September 8, 2011

Good Ad versus Bad Ad

My advertising class' first assignment was to find an example of a good advertisement and a bad advertisement. Guess what follows?

The M&M’S Pretzel ad, which appeared in the August 22, 2011 edition of People Magazine, is a play on Leonardo da Vinci’s “Vitruvian Man” – the artist’s depiction of the perfectly proportioned person at the centre of geometric principles.

By sneaking their unpretentious product into a classical depiction of perfection, M&M’S are simultaneously communicating the message that “M&M’S Pretzels are the perfect snack,” and giving their audience a laugh. The ad is an “inside joke” that rewards the viewer for having classical awareness, prompting the elitist response “I get it!” and an emotional tie to the product. Finally, there’s a further layer of cleverness in the ad’s use of Vitruvian Man; positioning the pretzel inside the candy character demonstrates the nature of a new product that M&M’S is still trying to make

familiar to the public. Cleverness within cleverness within cleverness.

Taking an iconic image and giving it a twist is a fantastic way to catch the eye of a viewer, making them pause to discern “what’s not right with this picture?” The graphic is simple and uncluttered; rendered with an artistic “sepia” filter that causes it to stand out among the sharply focused, real-life-photo ads that dominate the rest of the magazine.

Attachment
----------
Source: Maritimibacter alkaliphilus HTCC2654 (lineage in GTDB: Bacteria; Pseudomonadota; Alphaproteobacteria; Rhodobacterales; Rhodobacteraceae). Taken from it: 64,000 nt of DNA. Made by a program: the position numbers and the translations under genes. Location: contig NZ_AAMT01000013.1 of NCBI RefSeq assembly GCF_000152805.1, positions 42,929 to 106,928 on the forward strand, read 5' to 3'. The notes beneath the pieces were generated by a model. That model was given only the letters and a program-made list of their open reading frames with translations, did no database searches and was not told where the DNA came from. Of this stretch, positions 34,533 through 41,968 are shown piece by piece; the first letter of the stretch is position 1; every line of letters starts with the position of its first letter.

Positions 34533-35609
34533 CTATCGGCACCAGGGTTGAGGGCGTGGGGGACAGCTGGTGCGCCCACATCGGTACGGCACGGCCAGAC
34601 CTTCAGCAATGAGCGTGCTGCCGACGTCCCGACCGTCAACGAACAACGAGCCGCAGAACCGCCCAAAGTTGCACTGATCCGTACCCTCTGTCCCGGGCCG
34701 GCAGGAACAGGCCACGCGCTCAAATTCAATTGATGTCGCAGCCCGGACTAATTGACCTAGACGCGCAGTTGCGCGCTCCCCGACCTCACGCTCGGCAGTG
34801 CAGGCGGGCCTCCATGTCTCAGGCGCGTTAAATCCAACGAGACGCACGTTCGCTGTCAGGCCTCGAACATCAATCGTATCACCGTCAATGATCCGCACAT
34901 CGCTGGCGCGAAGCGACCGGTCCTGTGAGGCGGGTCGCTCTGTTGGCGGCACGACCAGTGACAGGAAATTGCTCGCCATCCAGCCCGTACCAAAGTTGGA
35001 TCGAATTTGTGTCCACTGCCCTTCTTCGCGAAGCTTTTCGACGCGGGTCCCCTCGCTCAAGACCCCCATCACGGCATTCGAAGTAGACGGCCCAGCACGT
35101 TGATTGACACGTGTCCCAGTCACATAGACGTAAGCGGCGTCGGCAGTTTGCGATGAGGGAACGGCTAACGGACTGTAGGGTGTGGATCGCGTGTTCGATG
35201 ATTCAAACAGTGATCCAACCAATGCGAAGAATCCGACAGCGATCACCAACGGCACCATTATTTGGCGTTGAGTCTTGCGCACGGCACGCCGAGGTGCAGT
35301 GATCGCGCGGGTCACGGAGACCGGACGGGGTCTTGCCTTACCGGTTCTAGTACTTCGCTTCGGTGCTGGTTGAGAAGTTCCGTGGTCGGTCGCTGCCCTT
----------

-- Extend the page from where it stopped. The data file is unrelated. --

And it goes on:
This ad is the perfect example of a multilayered idea presented with a simple, yet artistic execution – a thinking person’s candy ad.

This Clarins ad, which appeared in the August edition of Vogue, manages to obey several rules of good design, but still be terrible. Approximately $300,000 of terrible too, based on the going rate of being vogue-ish.

The colours are rich and vibrant; the layout is simple and uncluttered – all hallmarks of a good ad. But the graphic is uninteresting, with no emotionally charged promise of a prettier face or more confident, happy lifestyle by a proud Clarins user. It’s just a bottle of product that conveys no sense of function or brand.

The heavy lifting in the ad is left to the copy, which reads

Dark spots? Lines? Dull skin? NEW Vital Light Serum
Triple Action Anti-Aging Skin Care

Clarins pioneers a new frontier of skin science - a supercharged serum that defies dark spots, dullness and wrinkles in 2 weeks.*

This triple action complex of Hexylresorcinal, a tripeptide and pioneer plant extracts helps correct the appearance of dark spots - while visibly lifting, firming and restoring the deep luminosity of young-looking skin. No worries. No regrets. No doctor's appointment. Consult with your Clarins Skin Care Specialist today. Made in France.

*based on a consumer test.

The copy starts the race already hamstrung by a miles-wide separation from the graphic across a page break and a sharply defined colour border. It leads, not with promises of a prettier viewer, but accusatory questions. “Dark spots? Lines? Dull skin?” This is a fear-based ad, which comes across as deeply negative when laid alongside the magazine’s other positive, “beauty” filled ads. Phrases like “new frontier of skin science,” “pioneer plant extracts,” “deep luminosity of young-looking skin” corrupt the credibility of the ad’s simple layout by venturing into the ridiculous. A Clarinss Skin Care Specialist??? Where did they get their degrees?

An expensive example of how an ad has to be great in order to not be terrible.

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